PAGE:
It’s a sad and unfortunate tally, but the 204 people it represents were celebrated last week, when the Los Angeles Police Department held its annual memorial ceremony for officers killed in the line of duty.
The list begins with policeman Clyde A. May (1907) and ends with police officer Joshua James Cullins (2010). Scattered in between are several officers from the local Wilshire, Olympic and Hollywood divisions.
With more than one hundred officers and many relatives of the fallen officers inside the dimly-lit Ronald F. Deaton Auditorium in downtown L.A. on Thursday, department officials honored the lives of the deceased and lamented their passing.
“It is about celebrating lives — incredible lives that had chosen an awesome career in law enforcement,” Assistant Chief Sandy Jo MacArthur said, adding that those officers had made the greatest sacrifice. “We feel blessed today to say we have not lost one body, one soul in the last 12 months.”
She credited that stretch to the memorialized officers, whose deadly encounters provided valuable lessons that continue to help keep their successors alive today.
“Those losses were important for our future,” MacArthur said.
A wreath with 204 carnations sat in the middle of the auditorium. An honor guard stood nearby throughout the service, with guard changes occurring at regular intervals. LAPD chaplains gave the invocation and benediction.
“This ceremony is about much more than honoring our dead,” LAPD Chief Charlie Beck said. “It’s about honoring those sitting up there who are willing to give their lives for others.”
He said 53 officers have been killed in the line of duty since he joined the law enforcement field in 1977. Two officers — Cullins and police officer Robert James “RJ” Cottle — have been killed on duty since November 2009, when he became the head of the department.
“Everyone one of them is inscribed in my heart,” Beck said, showing emotion. “I remember every one of those incidents.”
He characterized officers as ordinary people doing extraordinary things. Looking toward the crowd of officers in the back of the auditorium, Beck expressed his gratitude for their service and pursuit of justice.
“Thank you for your sacrifice,” he said. “Thank you for your dedication to the LAPD. God bless you all.”
Los Angeles Police Museum executive director Glynn Martin, a retired LAPD sergeant, honored the lives of two officers who were killed in the line of duty 25 years ago. One, police officer James H. Pagliotti, was his partner and roommate.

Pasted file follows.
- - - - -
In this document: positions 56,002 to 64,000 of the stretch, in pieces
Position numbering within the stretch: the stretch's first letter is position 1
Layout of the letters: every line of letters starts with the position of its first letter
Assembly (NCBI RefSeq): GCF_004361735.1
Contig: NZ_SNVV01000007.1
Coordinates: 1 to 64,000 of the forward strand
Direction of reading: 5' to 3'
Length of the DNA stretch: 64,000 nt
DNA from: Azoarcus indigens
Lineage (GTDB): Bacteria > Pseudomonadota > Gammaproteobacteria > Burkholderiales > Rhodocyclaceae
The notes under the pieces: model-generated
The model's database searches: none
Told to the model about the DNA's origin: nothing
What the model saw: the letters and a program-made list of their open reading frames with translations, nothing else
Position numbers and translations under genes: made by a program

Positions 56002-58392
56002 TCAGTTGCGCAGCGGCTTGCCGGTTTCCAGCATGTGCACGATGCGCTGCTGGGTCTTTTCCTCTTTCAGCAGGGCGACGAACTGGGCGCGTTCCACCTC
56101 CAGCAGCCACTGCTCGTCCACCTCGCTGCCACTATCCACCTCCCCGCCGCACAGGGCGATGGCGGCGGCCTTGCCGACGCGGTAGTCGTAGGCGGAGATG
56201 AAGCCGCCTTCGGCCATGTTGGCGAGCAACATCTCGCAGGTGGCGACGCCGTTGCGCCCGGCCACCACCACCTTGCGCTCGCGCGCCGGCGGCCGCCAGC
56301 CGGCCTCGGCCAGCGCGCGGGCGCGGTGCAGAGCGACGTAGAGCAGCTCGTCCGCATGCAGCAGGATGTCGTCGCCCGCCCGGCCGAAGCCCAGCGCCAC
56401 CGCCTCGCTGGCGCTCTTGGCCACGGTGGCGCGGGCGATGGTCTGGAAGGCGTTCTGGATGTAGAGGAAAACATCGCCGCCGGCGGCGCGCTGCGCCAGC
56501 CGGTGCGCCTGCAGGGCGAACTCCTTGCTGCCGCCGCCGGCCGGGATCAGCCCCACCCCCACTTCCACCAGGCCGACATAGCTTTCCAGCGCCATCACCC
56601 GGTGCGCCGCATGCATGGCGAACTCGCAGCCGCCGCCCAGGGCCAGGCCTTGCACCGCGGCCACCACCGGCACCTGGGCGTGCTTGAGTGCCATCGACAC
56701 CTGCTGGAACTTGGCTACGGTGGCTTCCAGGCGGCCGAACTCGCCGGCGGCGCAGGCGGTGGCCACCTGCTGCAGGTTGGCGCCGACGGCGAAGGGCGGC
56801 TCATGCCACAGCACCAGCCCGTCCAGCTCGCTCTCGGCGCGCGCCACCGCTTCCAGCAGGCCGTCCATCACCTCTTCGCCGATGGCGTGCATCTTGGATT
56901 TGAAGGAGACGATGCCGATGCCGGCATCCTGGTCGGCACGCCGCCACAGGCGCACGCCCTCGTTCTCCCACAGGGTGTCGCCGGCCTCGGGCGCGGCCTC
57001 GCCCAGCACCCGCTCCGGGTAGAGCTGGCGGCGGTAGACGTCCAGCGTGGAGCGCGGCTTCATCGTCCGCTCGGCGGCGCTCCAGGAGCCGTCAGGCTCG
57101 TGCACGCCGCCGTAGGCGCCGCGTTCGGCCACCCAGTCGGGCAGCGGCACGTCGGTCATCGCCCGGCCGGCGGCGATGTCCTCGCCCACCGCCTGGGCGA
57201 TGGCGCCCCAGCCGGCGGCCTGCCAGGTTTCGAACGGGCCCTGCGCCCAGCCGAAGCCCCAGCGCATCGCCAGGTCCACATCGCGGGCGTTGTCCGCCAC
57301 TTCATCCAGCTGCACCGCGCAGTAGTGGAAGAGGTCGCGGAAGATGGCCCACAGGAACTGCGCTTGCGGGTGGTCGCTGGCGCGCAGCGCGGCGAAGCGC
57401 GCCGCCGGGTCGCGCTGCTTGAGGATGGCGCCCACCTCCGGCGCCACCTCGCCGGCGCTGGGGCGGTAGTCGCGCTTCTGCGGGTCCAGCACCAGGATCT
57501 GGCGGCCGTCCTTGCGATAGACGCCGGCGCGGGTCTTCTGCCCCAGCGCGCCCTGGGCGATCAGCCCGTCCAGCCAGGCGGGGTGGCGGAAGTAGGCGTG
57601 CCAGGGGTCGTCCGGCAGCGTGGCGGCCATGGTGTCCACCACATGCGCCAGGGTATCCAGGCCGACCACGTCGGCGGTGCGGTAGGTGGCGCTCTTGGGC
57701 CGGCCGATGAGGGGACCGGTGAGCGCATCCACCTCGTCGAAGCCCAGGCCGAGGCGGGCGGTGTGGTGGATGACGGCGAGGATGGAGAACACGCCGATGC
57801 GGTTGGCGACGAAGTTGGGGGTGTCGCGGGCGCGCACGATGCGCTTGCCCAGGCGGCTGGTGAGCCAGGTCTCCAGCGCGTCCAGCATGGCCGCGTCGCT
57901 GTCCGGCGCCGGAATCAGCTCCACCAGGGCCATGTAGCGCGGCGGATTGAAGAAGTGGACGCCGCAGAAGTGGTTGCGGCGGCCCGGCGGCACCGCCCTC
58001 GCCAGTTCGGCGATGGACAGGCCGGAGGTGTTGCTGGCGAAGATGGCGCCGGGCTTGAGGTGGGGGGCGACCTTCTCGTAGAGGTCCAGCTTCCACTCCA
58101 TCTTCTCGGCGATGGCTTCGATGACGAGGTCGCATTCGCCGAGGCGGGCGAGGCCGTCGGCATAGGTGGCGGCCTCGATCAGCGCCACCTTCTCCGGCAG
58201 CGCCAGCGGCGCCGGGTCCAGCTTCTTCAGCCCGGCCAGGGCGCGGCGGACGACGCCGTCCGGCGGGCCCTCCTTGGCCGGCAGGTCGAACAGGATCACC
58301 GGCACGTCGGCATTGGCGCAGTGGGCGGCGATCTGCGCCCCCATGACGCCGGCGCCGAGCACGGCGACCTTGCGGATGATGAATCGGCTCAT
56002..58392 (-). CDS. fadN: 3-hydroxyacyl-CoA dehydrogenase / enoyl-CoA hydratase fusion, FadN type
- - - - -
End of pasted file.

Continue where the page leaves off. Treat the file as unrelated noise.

Pagliotti had recently transferred from Hollywood Vice to Metro Division, and was working a plain-clothes assignment in search of a burglary suspect. Unrelated to his assignment, he encountered two suspected drug dealers and gang members who were armed and posing a potential threat. A gunfight ensued.
Pagliotti became the first Metro officer killed since 1946, and was only the second in its history. Since then, four Metro Division officers have died in the line of duty. The alleged gang members were shot, captured and charged with Pagliotti’s death. One, Louis Belvin Jr., remains incarcerated, and his parole was denied in 2005 and 2010.
Randol L. Marshall was working in the San Fernando Valley and died as a result of a motorcycle crash on June 2, 1987. He is one of 34 officers to die as a result of a motorcycle accident, which is the second most common means of death for LAPD officers. A taxi had cut him off. He left behind a wife and two daughters.
When Marshall died, it had been 16 months since an officer had died in the line of duty. However, that same month, Pagliotti became one of 99 on-duty officers to die via gunshot.
Though the two had never met, Marshall and Pagliotti are linked on the LAPD’s Memorial Wall, and their relatives have become familiar with one another over the years, Martin said.
“We thank them for their sacrifice,” he said. “We hope those who go forth today will remember them and the other 202 officers felled during the service of the LAPD.”
A video presentation followed the speakers. It displayed the names and photos, if available, of every officer killed in the line of duty since 1907. Afterwards, the audience was dismissed with exception of the families, who were asked to stay briefly.
The sound of bagpipes echoed as the crowd made its way to the memorial, where the wreath was displayed. Four helicopters with the Air Support Division did a fly-over. Taps was performed, and a 21-rifle volley was fired. Family members placed roses on the nameplates of their loved ones.
“It helps build closure,” said Carol Carreon, president of the LAPD Family Support Group, which offers peer counseling, workshops and more to the widows of police officers. “It’s just very, very meaningful.”
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